Leonard Baskin was an incredible Jewish artist, who worked in a variety of mediums such as sculpture, woodcut prints and illustration. Apart from these mediums, Baskin also contributed various different memorials including one for the Holocaust.
Above all else, Baskin considered himself a sculptor, a view which was not shared with many others. Baskin is actually more widely remembered for the work he completed on paper. These illustrations and prints. His prints and illustrations are commonly celebrated for their unique line quality and the inventive use of woodcut printing. However, a large part of these works are in fact preparatory attempts for his sculptures.
Baskin began his art education at age fourteen, when he set on being solely an illustrator, and attended the New York University’s school of Architecture and Allied Arts and at Yale University. It was in Yale university where Baskin first discovered his lifelong passion for printmaking. After briefly serving the US Navy during world war one, Baskin attended the New School for Social Research (now known as the New School) and studied in Paris and Florence. In his later years he taught at Smith College and at Hampshire college.
In 1942 he founded the Ghena Press, a publication company for which all fine press books were measured against.
Baskin also explored his Jewish identity and the holocaust in his works. Baskin’s father was a rabbi, and his brother followed his path, and went Baskin was young we worked at a Synagogue for extra cash. This upbringing helped create the context for much of his art pieces. Baskin went on to create many religious works, such as his illustrations of the Haggadah and of the 5 Biblical scrolls, as well as his “Angels to the Jews” series. Additionally he also created a memorial for the Holocaust which was erected in 1944 and is in the First Jewish Cemetery in Ann Arbor, Michigan. The sculpture depicts an anguished, seated figure, with one hand covering its face, and the other outstretched towards the sky. Baskin also created a series of woodcut prints about the Holocaust.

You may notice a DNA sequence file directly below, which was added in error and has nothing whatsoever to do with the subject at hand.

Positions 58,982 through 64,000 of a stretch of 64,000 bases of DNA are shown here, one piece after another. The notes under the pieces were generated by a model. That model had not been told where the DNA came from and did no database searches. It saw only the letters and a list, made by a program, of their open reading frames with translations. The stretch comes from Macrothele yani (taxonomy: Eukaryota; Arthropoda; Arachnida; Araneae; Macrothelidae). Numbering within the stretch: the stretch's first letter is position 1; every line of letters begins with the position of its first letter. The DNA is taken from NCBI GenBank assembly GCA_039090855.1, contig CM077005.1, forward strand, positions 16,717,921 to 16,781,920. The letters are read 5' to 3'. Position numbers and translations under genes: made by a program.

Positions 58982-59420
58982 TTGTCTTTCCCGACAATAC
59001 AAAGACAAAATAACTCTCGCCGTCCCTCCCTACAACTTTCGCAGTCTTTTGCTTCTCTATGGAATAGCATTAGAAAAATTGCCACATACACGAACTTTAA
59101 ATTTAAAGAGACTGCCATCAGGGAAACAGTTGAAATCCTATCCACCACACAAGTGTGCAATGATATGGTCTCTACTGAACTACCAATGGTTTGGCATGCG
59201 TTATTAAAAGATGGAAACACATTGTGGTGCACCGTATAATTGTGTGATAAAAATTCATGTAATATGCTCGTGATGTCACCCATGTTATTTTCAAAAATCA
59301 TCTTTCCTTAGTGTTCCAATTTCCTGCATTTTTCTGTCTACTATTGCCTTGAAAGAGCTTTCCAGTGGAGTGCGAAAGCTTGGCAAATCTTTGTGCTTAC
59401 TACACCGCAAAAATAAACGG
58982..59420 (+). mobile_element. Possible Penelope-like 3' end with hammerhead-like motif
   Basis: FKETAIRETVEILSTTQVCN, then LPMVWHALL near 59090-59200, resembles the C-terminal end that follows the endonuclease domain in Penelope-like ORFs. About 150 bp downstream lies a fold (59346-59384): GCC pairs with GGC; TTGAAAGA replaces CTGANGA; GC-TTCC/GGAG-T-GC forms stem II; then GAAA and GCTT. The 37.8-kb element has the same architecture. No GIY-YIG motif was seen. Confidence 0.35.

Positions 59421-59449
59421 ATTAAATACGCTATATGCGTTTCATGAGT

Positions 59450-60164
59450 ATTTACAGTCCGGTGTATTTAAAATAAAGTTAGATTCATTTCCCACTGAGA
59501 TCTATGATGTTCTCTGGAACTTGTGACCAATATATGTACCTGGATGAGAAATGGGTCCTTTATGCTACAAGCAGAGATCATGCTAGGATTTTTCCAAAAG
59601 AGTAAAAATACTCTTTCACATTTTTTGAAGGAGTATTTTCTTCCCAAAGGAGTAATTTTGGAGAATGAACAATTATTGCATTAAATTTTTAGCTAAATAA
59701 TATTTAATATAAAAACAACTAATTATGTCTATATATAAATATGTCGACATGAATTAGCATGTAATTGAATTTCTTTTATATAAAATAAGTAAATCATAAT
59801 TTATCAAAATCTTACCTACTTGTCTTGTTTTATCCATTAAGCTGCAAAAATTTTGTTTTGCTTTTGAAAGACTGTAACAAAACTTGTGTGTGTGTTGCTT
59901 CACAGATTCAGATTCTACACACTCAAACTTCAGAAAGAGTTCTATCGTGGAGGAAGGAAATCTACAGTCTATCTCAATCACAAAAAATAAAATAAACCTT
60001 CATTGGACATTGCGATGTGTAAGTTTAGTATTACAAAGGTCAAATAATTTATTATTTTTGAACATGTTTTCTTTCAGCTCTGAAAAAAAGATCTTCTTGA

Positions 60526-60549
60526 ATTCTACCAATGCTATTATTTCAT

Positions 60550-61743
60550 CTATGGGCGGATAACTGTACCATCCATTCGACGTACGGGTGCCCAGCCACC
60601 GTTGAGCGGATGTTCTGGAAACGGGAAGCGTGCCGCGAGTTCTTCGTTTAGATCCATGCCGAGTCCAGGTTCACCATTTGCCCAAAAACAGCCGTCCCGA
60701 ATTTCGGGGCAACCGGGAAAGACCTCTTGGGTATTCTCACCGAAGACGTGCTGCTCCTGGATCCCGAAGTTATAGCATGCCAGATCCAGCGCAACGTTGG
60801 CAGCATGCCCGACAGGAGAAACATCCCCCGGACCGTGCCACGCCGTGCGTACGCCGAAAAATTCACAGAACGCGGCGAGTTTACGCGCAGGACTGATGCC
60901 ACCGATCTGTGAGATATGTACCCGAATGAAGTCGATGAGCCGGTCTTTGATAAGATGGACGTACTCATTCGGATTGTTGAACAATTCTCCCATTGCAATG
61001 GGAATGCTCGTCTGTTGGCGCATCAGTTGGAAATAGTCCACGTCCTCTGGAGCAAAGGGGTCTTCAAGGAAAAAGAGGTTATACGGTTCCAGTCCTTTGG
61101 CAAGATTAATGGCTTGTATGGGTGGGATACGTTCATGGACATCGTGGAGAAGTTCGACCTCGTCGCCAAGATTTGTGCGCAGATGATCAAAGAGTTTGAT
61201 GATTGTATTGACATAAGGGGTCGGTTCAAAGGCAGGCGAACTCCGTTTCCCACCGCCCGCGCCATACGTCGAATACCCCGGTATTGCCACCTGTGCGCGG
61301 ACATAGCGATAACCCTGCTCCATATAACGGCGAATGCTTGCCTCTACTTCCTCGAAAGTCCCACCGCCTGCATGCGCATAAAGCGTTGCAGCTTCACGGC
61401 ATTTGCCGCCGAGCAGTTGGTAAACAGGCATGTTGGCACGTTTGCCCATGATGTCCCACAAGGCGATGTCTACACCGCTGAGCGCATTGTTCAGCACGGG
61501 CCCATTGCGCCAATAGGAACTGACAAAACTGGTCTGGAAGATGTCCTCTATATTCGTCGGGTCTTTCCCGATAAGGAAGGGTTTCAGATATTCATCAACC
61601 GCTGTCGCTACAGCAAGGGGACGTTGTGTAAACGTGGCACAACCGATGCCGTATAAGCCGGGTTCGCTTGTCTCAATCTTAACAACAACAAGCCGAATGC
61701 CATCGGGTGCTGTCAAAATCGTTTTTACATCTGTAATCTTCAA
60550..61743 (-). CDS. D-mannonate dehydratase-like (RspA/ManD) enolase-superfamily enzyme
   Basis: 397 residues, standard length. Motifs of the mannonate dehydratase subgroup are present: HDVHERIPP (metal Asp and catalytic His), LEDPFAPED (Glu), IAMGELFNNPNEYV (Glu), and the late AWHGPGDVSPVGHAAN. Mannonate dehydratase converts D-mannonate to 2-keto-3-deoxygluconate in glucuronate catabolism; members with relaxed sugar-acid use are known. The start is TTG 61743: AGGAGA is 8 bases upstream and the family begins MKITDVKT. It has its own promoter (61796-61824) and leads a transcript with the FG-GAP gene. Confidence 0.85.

One of the prints was five feet long and depicted a skeleton encircled by birds (owls and crows). The Yiddish proverb “The resurrection of the dead; we don’t believe in it. In any case, the owls and the crows will represent us” was printed onto the piece.
Additionally Baskin cited Ancient Greek and Egyptian art and mythology to be sources of inspiration. The influence and imagery of Greek mythology is notably prevalent, especially through his repeated usage of the prophetic character Sibyl, in many of his works.
Aside from visual art, Baskin was also a writer who wanted to bring attention to overlooked artist.
I am very disappointed by the fact that I’ve never heard of, or seen of of Baskin’s incredible work. Normally, sculpture isn’t my favourite medium but it’s impossible not to be captivated by Baskin’s sculpture. His prints and illustrations are also incredibly interesting, and I greatly admire Baskin’s quality of line.